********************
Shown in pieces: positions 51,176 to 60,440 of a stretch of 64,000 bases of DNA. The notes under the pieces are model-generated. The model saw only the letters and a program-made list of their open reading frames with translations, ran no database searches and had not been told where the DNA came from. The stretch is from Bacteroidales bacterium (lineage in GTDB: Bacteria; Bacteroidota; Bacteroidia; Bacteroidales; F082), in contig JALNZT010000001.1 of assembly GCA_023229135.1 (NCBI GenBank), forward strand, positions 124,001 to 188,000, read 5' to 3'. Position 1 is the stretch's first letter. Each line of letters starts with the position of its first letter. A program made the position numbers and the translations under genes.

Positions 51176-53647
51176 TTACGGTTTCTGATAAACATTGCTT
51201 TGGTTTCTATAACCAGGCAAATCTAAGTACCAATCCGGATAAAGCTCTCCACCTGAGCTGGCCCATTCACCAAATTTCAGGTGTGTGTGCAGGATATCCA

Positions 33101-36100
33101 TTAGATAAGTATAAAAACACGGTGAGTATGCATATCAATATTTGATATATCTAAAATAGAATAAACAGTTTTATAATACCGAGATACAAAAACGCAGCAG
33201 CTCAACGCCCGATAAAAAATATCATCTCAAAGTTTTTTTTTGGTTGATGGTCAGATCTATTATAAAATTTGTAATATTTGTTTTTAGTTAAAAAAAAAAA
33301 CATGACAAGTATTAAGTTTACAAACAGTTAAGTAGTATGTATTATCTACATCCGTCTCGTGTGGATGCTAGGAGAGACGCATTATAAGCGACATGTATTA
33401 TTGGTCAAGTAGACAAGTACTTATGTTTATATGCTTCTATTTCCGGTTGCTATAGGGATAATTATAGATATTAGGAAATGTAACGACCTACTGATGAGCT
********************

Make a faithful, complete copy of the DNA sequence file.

Shown in pieces: positions 51,176 to 60,440 of a stretch of 64,000 bases of DNA. The notes under the pieces are model-generated. The model saw only the letters and a program-made list of their open reading frames with translations, ran no database searches and had not been told where the DNA came from. The stretch is from Bacteroidales bacterium (lineage in GTDB: Bacteria; Bacteroidota; Bacteroidia; Bacteroidales; F082), in contig JALNZT010000001.1 of assembly GCA_023229135.1 (NCBI GenBank), forward strand, positions 124,001 to 188,000, read 5' to 3'. Position 1 is the stretch's first letter. Each line of letters starts with the position of its first letter. A program made the position numbers and the translations under genes.

Positions 51176-53647
51176 TTACGGTTTCTGATAAACATTGCTT
51201 TGGTTTCTATAACCAGGCAAATCTAAGTACCAATCCGGATAAAGCTCTCCACCTGAGCTGGCCCATTCACCAAATTTCAGGTGTGTGTGCAGGATATCCA

Positions 33101-36100
33101 TTAGATAAGTATAAAAACACGGTGAGTATGCATATCAATATTTGATATATCTAAAATAGAATAAACAGTTTTATAATACCGAGATACAAAAACGCAGCAG
33201 CTCAACGCCCGATAAAAAATATCATCTCAAAGTTTTTTTTTGGTTGATGGTCAGATCTATTATAAAATTTGTAATATTTGTTTTTAGTTAAAAAAAAAAA
33301 CATGACAAGTATTAAGTTTACAAACAGTTAAGTAGTATGTATTATCTACATCCGTCTCGTGTGGATGCTAGGAGAGACGCATTATAAGCGACATGTATTA
33401 TTGGTCAAGTAGACAAGTACTTATGTTTATATGCTTCTATTTCCGGTTGCTATAGGGATAATTATAGATATTAGGAAATGTAACGACCTACTGATGAGCT